Metro Milwaukee’s economic growth continues on sluggish path, report shows

The latest report from the Metropolitan Milwaukee Association of Commerce shows the metro area’s economic growth “continues on a sluggish path.” 

Nine of the 23 economic indicators tracked by MMAC showed improvement in August. That’s the sixth time in the past nine months that under half of those indicators showed a positive trend, the report shows. 

Bret Mayborne, economic research director for MMAC, says the findings can be largely explained by two main factors. He says job gains across major industry sectors were increasingly uneven, and manufacturing and production indicators posted continuing declines. 

The number of unemployed workers in the state’s largest metro saw a “sharp increase” in August, up 12.5 percent compared to the previous year. That came after a 6.3 percent year-over-year increase in unemployment for July. 

But at the same time, employment for the metro area increased 0.5 percent in August compared to the prior year — down from the 1 percent year-over-year increase seen in July, and below the 0.7 percent average gain in employment so far this year. 

Mayborne says these seemingly conflicting trends could be explained in part by more people coming into the labor force who are between jobs. 

“They may not have jobs, but they could be looking for work,” he said. “That could be one factor for the unemployment numbers going up at the same time that employment numbers are going up.”

Another potential factor he identified relates to the ongoing national economic recovery following the most recent economic downturn in 2007. 

“So at one point when you hit the low end of what the employment rate can be, then there’s only one way it can go and that’s up,” he said. 

Mayborne said the uptick in the number of unemployed isn’t a “dire indicator,” noting it follows a “long run” of unemployment rates coming down.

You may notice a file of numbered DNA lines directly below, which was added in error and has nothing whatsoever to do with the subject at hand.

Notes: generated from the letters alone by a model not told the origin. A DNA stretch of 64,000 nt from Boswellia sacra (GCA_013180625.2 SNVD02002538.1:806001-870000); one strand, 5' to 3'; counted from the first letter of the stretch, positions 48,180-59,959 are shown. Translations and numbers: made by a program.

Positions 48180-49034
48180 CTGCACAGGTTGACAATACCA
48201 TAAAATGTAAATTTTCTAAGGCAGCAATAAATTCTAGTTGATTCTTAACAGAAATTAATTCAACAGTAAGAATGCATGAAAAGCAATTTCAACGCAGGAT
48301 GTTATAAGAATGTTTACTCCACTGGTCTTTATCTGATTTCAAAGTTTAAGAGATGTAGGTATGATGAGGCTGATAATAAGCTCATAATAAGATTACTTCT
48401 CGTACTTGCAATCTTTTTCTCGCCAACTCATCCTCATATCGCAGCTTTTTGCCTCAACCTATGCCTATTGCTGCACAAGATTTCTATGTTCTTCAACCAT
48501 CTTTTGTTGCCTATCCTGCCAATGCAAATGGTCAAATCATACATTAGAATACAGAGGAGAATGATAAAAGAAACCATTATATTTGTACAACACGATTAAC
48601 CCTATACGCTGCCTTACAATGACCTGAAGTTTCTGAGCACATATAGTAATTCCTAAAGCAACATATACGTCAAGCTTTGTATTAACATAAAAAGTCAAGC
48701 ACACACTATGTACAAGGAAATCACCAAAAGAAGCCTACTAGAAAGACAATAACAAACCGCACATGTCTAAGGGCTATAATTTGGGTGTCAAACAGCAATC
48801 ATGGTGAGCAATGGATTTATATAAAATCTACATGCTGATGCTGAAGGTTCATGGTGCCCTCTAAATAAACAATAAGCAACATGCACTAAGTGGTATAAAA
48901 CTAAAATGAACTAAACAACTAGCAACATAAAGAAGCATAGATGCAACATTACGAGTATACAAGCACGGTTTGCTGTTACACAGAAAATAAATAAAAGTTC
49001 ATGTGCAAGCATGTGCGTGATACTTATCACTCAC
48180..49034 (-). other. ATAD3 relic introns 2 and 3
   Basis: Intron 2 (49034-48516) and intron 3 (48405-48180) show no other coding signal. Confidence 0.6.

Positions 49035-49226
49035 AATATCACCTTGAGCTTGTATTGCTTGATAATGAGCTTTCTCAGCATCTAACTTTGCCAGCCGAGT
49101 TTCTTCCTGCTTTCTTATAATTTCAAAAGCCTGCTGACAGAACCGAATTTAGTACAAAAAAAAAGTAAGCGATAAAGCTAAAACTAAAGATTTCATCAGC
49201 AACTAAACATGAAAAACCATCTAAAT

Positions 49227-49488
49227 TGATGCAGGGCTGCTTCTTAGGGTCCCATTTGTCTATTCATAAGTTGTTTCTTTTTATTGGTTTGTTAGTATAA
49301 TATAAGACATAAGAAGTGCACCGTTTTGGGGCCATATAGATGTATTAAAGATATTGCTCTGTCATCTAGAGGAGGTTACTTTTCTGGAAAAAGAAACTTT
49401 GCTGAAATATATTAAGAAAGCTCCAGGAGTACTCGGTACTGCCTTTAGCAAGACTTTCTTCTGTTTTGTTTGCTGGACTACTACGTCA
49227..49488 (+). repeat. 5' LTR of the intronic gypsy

“We’re pushing the unemployment floor and seeing slower job growth. … It’s a combo of the two pushing up unemployment rates and numbers,” he said. “But it’s not necessarily an apocalyptic-type thing. We’re in a very mature stage of expansion.” 

MMAC’s report also shows the number of new unemployment compensation claims in the area rose 4.2 percent over the year. The metro area’s seasonally unadjusted employment rate went up 0.4 percent from the prior year, reaching 3.8 percent in August. 

Four of the 10 major industry sectors mentioned in the report had year-over-year job gains in August. 

The largest employment gains were seen in the leisure and hospitality sector, with 4.1 percent more jobs than the same time last year. That’s followed by the education and health services sector, with 3.9 percent more jobs; construction, mining and natural resources, up 1.1 percent; and other services, up 0.2 percent. 

But the other six sectors posted employment declines, with the largest job losses seen in the government sector, with a 3 percent decrease. Financial activities lost 1.7 percent of jobs, while professional and business services were down 1.2 percent, manufacturing dropped 0.8 percent, information declined 0.7 percent, and trade, transportation and utilities dipped 0.1 percent. 

The 0.8 percent jobs decrease seen in manufacturing was the indicator’s first decrease in 20 months, according to the MMAC report. It also shows hours and earnings indicators for manufacturing workers fell in August.  

Mayborne stressed these short-term numbers don’t make a trend but conceded they’re “something we need to keep our eyes on.” 

He said other indicators, including shorter workweeks for manufacturing workers, have been  suggesting slower activity in manufacturing. But he noted the issue isn’t restricted to Milwaukee, claiming the sector’s slower activity in August speaks to a larger national trend. 

The length of the average workweek for manufacturing production jobs fell 3 percent in August, for the fifth consecutive year-over-year decline. And average weekly earnings for these workers fell 6.8 percent while average hourly earnings decreased 3.8 percent. 

In contrast to the manufacturing sector’s lackluster performance in August, the MMAC report shows housing and real estate factors were positive to end the summer. 

Home sales in the metro area rose 6.6 percent in August, following a 4.6 percent increase in July. That marks the first consecutive improvement for existing home sales since April 2018. And mortgages in Milwaukee County were up 9.5 percent in August over the year. 

The report also shows new car registrations were down 18.9 percent over the year in August, following an 18.6 percent decline in July’s report.  

See the MMAC report: